Daily Archives: September 3, 2013

Egyptian Media Outs Obama, Claims President Member Of Muslim Brotherhood

September 3, 2013
By Joseph R. Carducci

This does not probably come as a big surprise to most of our regular readers, but there have been some stories reported in the Egyptian media that claim our very own Commander in Chief is indeed a card carrying member of the Muslim Brotherhood.

The source of all this might, however, be a bit of a surprise. Al Jazeera recently claimed that an Egyptian newspaper says they have actual proof of Obama being an actual member of the Muslim Brotherhood. No, we are not talking about a supporter or even someone who is just sympathetic to the cause. After all, everyone already knows that at the very least Obama is sympathetic to their cause. At the VERY least! Nope, this paper claims they have hard, physical evidence of Obama being an actual, card-carrying member of this terrorist group.

A Qatar-owned international news outlet also recently posted a short story that made this same claim. They stated basically the same thing: that at least one, and perhaps several, Egyptian newspaper sources are claiming Obama is a member of the Muslim Brotherhood. Also, the director of research at the Brookings Doha Center, Shadi Hamid tweeted about these claims: “If you missed it, ‘liberal’ Egyptian newspaper has front page headline claiming Obama as a full-on member of Muslim Brotherhood International.” He also stated in another tweet that the son of Muslim Brotherhood leader actually threatened Obama with release of ‘papers’ revealing his membership status.

Still another source confirms these events. Turkey’s news agency, Anatolia, recently reported an interview with Saad Al-Shater. This man is the son of the imprisoned Muslim Brotherhood leader Khairat Al-Shater. The report indicated that the son actually had some incriminating evidence against Obama, proving he is ‘very’ involved with the Muslim Brotherhood.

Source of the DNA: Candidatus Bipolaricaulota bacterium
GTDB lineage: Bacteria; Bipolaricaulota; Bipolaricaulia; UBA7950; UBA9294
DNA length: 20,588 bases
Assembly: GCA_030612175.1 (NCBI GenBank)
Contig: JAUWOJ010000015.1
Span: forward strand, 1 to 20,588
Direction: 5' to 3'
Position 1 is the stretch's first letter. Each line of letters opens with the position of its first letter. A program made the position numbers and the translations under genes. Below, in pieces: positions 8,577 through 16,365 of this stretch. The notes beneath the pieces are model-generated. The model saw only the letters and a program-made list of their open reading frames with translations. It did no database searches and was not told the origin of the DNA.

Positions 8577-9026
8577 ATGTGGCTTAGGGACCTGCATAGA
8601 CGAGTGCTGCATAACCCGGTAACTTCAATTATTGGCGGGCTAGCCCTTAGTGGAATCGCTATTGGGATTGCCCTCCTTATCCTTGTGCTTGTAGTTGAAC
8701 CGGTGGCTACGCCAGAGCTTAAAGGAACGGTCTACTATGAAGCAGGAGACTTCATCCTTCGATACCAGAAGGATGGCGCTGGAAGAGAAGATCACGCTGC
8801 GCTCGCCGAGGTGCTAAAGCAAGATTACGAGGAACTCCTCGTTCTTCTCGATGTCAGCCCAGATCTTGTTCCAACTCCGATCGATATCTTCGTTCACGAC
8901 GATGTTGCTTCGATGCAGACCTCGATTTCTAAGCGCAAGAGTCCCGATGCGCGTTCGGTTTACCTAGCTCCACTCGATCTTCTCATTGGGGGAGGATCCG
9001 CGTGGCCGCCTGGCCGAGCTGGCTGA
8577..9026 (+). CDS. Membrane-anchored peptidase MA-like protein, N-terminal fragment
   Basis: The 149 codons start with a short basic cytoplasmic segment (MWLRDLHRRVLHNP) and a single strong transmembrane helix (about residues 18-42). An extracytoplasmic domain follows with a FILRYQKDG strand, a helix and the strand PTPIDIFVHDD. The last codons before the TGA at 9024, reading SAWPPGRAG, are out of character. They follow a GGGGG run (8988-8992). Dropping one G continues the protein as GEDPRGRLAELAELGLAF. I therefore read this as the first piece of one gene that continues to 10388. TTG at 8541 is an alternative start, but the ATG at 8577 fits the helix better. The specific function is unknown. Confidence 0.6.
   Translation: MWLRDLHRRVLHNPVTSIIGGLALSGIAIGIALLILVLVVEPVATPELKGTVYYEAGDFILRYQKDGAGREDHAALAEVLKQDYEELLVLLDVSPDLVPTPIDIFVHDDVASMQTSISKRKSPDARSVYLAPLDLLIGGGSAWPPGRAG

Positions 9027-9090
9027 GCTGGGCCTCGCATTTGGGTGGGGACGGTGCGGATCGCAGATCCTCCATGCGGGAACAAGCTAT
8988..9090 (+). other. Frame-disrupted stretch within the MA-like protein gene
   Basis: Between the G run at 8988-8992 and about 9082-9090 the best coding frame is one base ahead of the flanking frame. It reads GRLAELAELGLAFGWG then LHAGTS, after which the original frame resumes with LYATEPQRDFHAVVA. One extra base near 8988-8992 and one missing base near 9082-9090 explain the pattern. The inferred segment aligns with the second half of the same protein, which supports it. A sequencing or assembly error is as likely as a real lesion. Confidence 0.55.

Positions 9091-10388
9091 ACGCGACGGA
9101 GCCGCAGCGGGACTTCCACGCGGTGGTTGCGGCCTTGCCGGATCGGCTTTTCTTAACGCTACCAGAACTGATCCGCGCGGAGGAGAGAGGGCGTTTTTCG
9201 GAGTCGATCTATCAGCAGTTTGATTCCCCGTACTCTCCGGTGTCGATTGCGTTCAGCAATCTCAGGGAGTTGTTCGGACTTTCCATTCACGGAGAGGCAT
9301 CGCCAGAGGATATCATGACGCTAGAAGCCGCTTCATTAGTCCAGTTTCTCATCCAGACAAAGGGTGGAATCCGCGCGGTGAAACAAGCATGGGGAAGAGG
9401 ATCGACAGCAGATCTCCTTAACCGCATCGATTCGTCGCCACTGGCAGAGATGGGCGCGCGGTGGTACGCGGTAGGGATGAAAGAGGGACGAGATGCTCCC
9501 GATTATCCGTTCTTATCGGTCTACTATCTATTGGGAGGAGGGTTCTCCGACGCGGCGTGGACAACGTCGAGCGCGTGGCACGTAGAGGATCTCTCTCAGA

These are certainly interesting claims, even if they have yet to be proven. Perhaps they are aimed at given Obama some signals for direction as to his Middle East policy? You will probably also find it curious that no actual evidence was released. So, it is a mixed bag. On the one hand, it is difficult to believe anything that is said by outlets like Al Jazeera. But more moderate news agencies such as Anatolia should make people start to sit up and take notice. This is not run by a bunch of Muslims intent on imposing Sharia law, but rather one of the most secular and forward thinking administrations in this part of the world.

It is the inclusion of Anatolia in this reporting mix that has me quite interested. Personally, having thought that at the very least Obama was ‘very’ involved in this group, all of this seems to make a lot of sense. After all, just take a look at all of the things Obama has done over the last two years. How he has handled the situations in Egypt and Syria so poorly. I mean, he has done almost everything wrong and committed almost every mistake possible. The only plausible way to explain all of these clearly wrong-headed decisions and policies would be if there were some Muslim Brotherhood advisors helping to make and change policy in the Obama Regime itself.

Well, perhaps there is indeed a very critical member, the leader himself. Would it really be that surprising or difficult to believe that our wonderful POTUS is indeed just such a member? Honestly, we would love to know if this is something that would actually surprise you…and if yes, what exactly were you hoping to find in Obama?

Source

Special report: We all thought Libya had moved on – it has, but into lawlessness and ruin

Libya has plunged unnoticed into its worst political and economic crisis since the defeat of Gaddafi

 
Tuesday 03 September 2013
by Patrick Cockburn

A little under two years ago, Philip Hammond, the Defence Secretary, urged British businessmen to begin “packing their suitcases” and to fly to Libya to share in the reconstruction of the country and exploit an anticipated boom in natural resources.

Yet now Libya has almost entirely stopped producing oil as the government loses control of much of the country to militia fighters.

Mutinying security men have taken over oil ports on the Mediterranean and are seeking to sell crude oil on the black market. Ali Zeidan, Libya’s Prime Minister, has threatened to “bomb from the air and the sea” any oil tanker trying to pick up the illicit oil from the oil terminal guards, who are mostly former rebels who overthrew Muammar Gaddafi and have been on strike over low pay and alleged government corruption since July.